It is common knowledge that Michigan has some of the highest car insurance rates in the nation. Many people claim the high premiums are due to the state’s no-fault system. However, other factors also are at play when it comes to Michigan auto insurance rates.
Perhaps the most critical insurance premium factor is this: Michigan auto insurance rates are basically unregulated. Michigan has what is called a “file and use” system, whereby an insurance company files its rates with the Department of Insurance and Financial Services and then charges customers those rates.
While state law permits the Michigan Insurance Commissioner to object to an “excessive” rate, in the 44-year history of the no-fault law the Commissioners has never declared an auto insurance rate to be “excessive.” Perhaps this is because the definition of “excessive” in the Insurance Code is vague, making it virtually impossible for a rate to be deemed “excessive.” The Code says: “A rate shall not be held to be excessive unless the rate is unreasonably high for the insurance coverage provided and a reasonable degree of competition does not exist with respect to the classification, kind, or type of risks to which the rate is applicable.”
Further, most Michigan consumers choose coordinated no-fault coverage rather than uncoordinated coverage. Why? Because coordinated benefits are supposed to be cheaper. Under a coordinated no-fault policy, if you’re injured in a car accident your health insurer pays the medical bills first and the auto insurer pays second. If you have coordinated no-fault benefits, the law says your insurance premium is supposed to be “appropriately” reduced.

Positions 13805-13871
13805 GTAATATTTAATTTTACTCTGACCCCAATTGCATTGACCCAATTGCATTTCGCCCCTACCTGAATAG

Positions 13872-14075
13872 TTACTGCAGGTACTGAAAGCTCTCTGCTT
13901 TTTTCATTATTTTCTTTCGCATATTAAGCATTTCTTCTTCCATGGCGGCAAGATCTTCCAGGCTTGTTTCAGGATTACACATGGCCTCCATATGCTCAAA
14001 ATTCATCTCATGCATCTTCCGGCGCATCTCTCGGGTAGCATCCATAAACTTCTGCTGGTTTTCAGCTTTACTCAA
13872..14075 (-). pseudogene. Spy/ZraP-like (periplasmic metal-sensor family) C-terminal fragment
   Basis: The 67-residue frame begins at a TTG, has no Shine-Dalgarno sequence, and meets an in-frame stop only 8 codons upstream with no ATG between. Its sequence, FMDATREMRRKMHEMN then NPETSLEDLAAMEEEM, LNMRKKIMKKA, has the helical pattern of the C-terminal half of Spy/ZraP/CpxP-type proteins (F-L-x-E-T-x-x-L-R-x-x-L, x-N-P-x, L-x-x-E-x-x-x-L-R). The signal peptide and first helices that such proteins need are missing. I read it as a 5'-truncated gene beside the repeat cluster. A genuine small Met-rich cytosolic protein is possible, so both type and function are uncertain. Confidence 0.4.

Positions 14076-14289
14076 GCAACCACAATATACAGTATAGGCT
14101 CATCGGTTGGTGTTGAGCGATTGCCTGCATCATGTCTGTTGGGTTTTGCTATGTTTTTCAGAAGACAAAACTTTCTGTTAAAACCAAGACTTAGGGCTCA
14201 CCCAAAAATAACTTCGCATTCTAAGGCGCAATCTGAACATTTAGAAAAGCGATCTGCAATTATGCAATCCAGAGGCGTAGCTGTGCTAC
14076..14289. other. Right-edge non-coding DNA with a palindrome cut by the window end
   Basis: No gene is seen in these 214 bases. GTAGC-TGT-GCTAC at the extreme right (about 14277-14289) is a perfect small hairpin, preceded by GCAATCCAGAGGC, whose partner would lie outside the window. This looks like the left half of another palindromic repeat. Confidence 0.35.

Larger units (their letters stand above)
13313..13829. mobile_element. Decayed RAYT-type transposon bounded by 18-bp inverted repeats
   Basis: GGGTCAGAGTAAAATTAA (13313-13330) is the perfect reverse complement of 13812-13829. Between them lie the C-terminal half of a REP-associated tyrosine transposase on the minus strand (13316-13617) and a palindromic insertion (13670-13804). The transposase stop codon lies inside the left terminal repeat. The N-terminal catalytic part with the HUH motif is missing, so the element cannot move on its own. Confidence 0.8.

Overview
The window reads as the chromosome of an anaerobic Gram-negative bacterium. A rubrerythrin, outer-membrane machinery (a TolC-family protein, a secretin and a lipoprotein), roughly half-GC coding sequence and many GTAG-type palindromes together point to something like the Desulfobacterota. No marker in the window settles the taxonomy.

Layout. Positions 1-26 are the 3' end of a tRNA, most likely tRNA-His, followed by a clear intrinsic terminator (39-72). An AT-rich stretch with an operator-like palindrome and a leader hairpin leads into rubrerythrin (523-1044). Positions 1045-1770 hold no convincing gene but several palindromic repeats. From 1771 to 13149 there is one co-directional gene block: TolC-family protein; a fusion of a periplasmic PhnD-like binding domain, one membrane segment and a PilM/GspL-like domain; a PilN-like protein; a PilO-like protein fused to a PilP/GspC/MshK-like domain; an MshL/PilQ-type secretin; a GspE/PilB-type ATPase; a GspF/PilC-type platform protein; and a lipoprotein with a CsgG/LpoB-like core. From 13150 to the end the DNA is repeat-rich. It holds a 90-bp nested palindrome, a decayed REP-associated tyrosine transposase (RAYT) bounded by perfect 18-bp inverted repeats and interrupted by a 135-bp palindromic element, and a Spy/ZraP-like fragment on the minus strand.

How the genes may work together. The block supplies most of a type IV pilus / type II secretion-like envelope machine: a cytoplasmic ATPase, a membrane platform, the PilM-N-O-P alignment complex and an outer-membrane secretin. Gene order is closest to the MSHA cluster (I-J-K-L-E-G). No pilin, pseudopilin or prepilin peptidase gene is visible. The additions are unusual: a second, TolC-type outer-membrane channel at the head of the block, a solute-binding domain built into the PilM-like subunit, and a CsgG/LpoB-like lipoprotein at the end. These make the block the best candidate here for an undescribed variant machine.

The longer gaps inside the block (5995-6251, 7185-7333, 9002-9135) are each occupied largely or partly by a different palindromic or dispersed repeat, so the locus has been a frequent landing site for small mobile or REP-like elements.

However, it has recently been disclosed that the Insurance Commissioner does not have any real methodology in place to determine whether premiums for coordinated policies have been “appropriately reduced” by auto insurers. So while consumers are supposed to be saving money by purchasing a coordinated policy that places the primary risk on their health insurer, it appears that consumers may not be getting any discount at all.
Remember: Michigan consumers are required to buy no-fault insurance in order to legally operate their motor vehicles. This is even more reason why consumers need to be charged fair and reasonable prices by the state’s auto insurance companies.